vSAN Lab on Ravello – Part 1

In the last days I’ve been working on several projects, all of them VMware Cloud stack based.
As happened for the 2 years before, this is my 3rd year I received the award of vExpert, so I can use for free (1000vCPU/hrs/month) Ravello Systems. Thank you guys!

I already tested in the last years products like, a.e., Zerto in some particular architectures, but I gave a boost on standard VMware to test the latest features, beta programs and so on.

My last test is to build up a vSAN cluster on this virtual platform. Virtual, but let’s say – “half virtual” since the hypervisors are running on Bare Metal servers.
I’ll break this post in 2, first part (this) focused on whole Lab building, second part focused in vSAN creation and development.

We start creating a brand new App, let’s call it VSAN_LAB (original, isn’t it?), where I’ll deploy 3 ESXi images – already installed, saved from a previous lab – and a VCSA, thanks to Ian Sanderson‘s  great post.

Then, I’ll assign to the lab 2 VLAN: for management and vMotion, and for vSAN, connected to 2 different switches and routed by the same router ( I’m aware that this is NOT a good practice, especially vMotion together with management, but, hey, it’s a lab no? And I’m trying to keep it as simple as possible. In this perspective I also use Ravello’s DNS ( so I don’t need another VM, I also set a DHCP server ( but just in case, I won’t use it in this lab.

As told above, I installed all the 4 VM on Bare Metal. On the 3 ESXis (minimum number to have a vSAN) I added 2 more disks: a 400GB for “capacity tier”, and a 80GB for “caching tier”. This last disk will be tagged as SSD as explained by Vladan Seget in his post. The physical NIC assigned to vSAN VLAN won’t have any GW since it’s used just for ESXi to communicate between themselves.

I chose “Performance” option and US East 5 (the screenshot reports Europe – I changed because I already had a vApp running on BM in that region)  to publish this App. Let’s the game start!


After few minutes the lab is up, except for vCSA that takes a little longer. This is the point where I’ll enable the SSD disk. Access the ESXi in SSH (after enabling it) using PuTTY or any other terminal, following Vladan’s instructions.

And from the following image, the 80GB disk has magically turned in a fantastic SSD.


Next step, create a Datacenter named… “Datacenter”… where we’ll add the 3 nodes (note – to use the host name, preferred, insert the FQDN if you didn’t before, manually in the DNS list).

At this point, since the 3 ESXi came from the very same image, I encountered a duplicated UUID disk issue that didn’t allow me to add the remaining 2 hosts, so I had to unmount that disks, remount and resign, as explained Mohammed Raffic in this post (but I didn’t need to reboot the ESXi).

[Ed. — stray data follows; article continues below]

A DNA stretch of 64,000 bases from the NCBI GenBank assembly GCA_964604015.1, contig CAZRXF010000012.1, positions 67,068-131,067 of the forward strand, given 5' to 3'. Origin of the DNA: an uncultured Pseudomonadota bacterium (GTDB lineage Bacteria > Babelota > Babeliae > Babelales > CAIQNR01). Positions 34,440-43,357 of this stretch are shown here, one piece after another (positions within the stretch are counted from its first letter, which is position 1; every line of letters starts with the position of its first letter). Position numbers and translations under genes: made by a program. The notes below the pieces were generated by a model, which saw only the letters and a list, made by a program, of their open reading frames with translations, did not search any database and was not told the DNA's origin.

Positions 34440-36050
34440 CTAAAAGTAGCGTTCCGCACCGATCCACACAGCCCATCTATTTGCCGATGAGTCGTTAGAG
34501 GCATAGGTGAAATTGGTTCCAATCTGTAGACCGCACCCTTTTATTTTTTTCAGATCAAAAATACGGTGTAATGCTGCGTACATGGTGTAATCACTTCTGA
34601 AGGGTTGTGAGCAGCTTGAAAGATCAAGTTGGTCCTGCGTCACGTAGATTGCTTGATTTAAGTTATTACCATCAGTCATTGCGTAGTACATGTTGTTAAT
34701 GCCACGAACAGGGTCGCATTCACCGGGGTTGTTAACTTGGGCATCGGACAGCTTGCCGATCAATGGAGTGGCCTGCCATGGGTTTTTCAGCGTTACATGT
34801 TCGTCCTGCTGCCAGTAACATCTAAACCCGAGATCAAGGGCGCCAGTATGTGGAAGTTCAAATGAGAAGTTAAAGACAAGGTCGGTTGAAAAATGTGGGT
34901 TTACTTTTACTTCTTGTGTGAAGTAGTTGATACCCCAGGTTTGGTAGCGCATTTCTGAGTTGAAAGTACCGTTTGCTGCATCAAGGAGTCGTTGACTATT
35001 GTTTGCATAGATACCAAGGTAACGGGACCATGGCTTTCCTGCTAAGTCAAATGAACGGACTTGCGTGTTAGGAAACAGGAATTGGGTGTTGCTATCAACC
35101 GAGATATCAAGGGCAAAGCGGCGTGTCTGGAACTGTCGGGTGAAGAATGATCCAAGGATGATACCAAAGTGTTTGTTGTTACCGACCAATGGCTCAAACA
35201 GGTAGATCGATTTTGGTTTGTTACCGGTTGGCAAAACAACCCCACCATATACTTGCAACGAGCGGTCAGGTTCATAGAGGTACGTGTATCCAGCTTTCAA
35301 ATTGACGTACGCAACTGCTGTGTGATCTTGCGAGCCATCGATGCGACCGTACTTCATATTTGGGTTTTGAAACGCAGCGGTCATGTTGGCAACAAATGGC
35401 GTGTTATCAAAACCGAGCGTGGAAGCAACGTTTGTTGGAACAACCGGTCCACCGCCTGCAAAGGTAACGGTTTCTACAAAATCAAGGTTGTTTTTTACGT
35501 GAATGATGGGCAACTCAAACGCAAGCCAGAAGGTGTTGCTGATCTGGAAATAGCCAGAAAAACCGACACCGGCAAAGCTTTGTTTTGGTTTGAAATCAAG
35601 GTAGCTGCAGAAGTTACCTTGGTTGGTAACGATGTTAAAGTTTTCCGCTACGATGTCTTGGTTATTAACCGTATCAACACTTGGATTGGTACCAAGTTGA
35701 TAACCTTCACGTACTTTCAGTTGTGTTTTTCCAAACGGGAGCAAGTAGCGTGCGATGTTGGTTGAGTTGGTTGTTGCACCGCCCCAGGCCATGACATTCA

After adding all the 3 hosts DO NOT proceed with cluster, but before create the networking layer based on a Distributed Switch.

In my case, because of simplicity as stated above, I just used one to manage: vSAN network, Mgt network and VM network. Actually I used the next Port Group wizard to create 3 PG: Mgt, vSAN and VM Net (last one not used in this Lab).

Well, at this moment we have our Datacenter with 3 independent hosts in MM, but connected accordingly to the previous created topology, as shown below:
Next, let’s add all the hosts to the DVS. This wizard is also useful to add the physical NICs, to create the missing vmk (vSAN) and to modify and move the existing one from controlling only management to manage vMotion too, and moving it to the VDS from the Standard switch. The moving from standard to distributed switch will be analized from the system to understand how much critical could be this operation.

Creation of vmk implies the choice of a network and IP assignment.

Finally, 6 (2 NICS per 3 Hosts) of the 8 uplinks are filled as shown below:


At last, the cluster: for this moment let’s enable only vSAN, we’ll leave DRS and HA for a second moment. All the possible warnings from vSAN are turning on! Actually, the vSAN doesn’t have any disk assigned, so it exists as an entity but only theorically.


The next step, the second part, will be claiming disks to build a capacity and a caching tier, complete the cluster with DRS and HA and a storage policy on which vSAN is based. Since I’ll have some more time, I’ll try to drill down other concepts like Dedup, Encryption, Fault Domains, Stretched clusters, and if you have any idea or question feel free to reach me here below or via Twitter.

Stay tuned!
















One thought on “vSAN Lab on Ravello – Part 1”

Leave a Reply

Fill in your details below or click an icon to log in:

WordPress.com Logo

You are commenting using your WordPress.com account. Log Out /  Change )

Google+ photo

You are commenting using your Google+ account. Log Out /  Change )

Twitter picture

You are commenting using your Twitter account. Log Out /  Change )

Facebook photo

You are commenting using your Facebook account. Log Out /  Change )


Connecting to %s